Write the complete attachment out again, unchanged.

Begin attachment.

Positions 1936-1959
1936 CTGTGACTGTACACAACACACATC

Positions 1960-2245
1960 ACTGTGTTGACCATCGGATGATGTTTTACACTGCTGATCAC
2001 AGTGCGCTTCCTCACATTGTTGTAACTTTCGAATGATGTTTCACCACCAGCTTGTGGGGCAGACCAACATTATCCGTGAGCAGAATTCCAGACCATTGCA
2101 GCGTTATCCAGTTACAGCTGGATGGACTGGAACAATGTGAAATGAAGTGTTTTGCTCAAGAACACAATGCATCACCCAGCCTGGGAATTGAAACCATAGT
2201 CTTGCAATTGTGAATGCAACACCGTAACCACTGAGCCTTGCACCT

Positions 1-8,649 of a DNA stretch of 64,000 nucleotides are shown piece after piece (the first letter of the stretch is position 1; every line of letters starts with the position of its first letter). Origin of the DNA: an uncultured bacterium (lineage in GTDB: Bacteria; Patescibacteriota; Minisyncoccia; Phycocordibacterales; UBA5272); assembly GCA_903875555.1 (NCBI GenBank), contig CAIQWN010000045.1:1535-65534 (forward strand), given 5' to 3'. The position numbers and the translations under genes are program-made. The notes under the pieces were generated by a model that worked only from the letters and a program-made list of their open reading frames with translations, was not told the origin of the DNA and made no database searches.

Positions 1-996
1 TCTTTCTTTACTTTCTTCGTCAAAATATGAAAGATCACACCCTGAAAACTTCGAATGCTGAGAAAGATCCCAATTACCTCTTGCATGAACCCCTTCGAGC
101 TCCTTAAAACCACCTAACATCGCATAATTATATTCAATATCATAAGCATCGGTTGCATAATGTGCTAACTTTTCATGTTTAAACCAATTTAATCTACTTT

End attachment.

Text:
Positions 1936-1959
1936 CTGTGACTGTACACAACACACATC

Positions 1960-2245
1960 ACTGTGTTGACCATCGGATGATGTTTTACACTGCTGATCAC
2001 AGTGCGCTTCCTCACATTGTTGTAACTTTCGAATGATGTTTCACCACCAGCTTGTGGGGCAGACCAACATTATCCGTGAGCAGAATTCCAGACCATTGCA
2101 GCGTTATCCAGTTACAGCTGGATGGACTGGAACAATGTGAAATGAAGTGTTTTGCTCAAGAACACAATGCATCACCCAGCCTGGGAATTGAAACCATAGT
2201 CTTGCAATTGTGAATGCAACACCGTAACCACTGAGCCTTGCACCT

Positions 1-8,649 of a DNA stretch of 64,000 nucleotides are shown piece after piece (the first letter of the stretch is position 1; every line of letters starts with the position of its first letter). Origin of the DNA: an uncultured bacterium (lineage in GTDB: Bacteria; Patescibacteriota; Minisyncoccia; Phycocordibacterales; UBA5272); assembly GCA_903875555.1 (NCBI GenBank), contig CAIQWN010000045.1:1535-65534 (forward strand), given 5' to 3'. The position numbers and the translations under genes are program-made. The notes under the pieces were generated by a model that worked only from the letters and a program-made list of their open reading frames with translations, was not told the origin of the DNA and made no database searches.

Positions 1-996
1 TCTTTCTTTACTTTCTTCGTCAAAATATGAAAGATCACACCCTGAAAACTTCGAATGCTGAGAAAGATCCCAATTACCTCTTGCATGAACCCCTTCGAGC
101 TCCTTAAAACCACCTAACATCGCATAATTATATTCAATATCATAAGCATCGGTTGCATAATGTGCTAACTTTTCATGTTTAAACCAATTTAATCTACTTT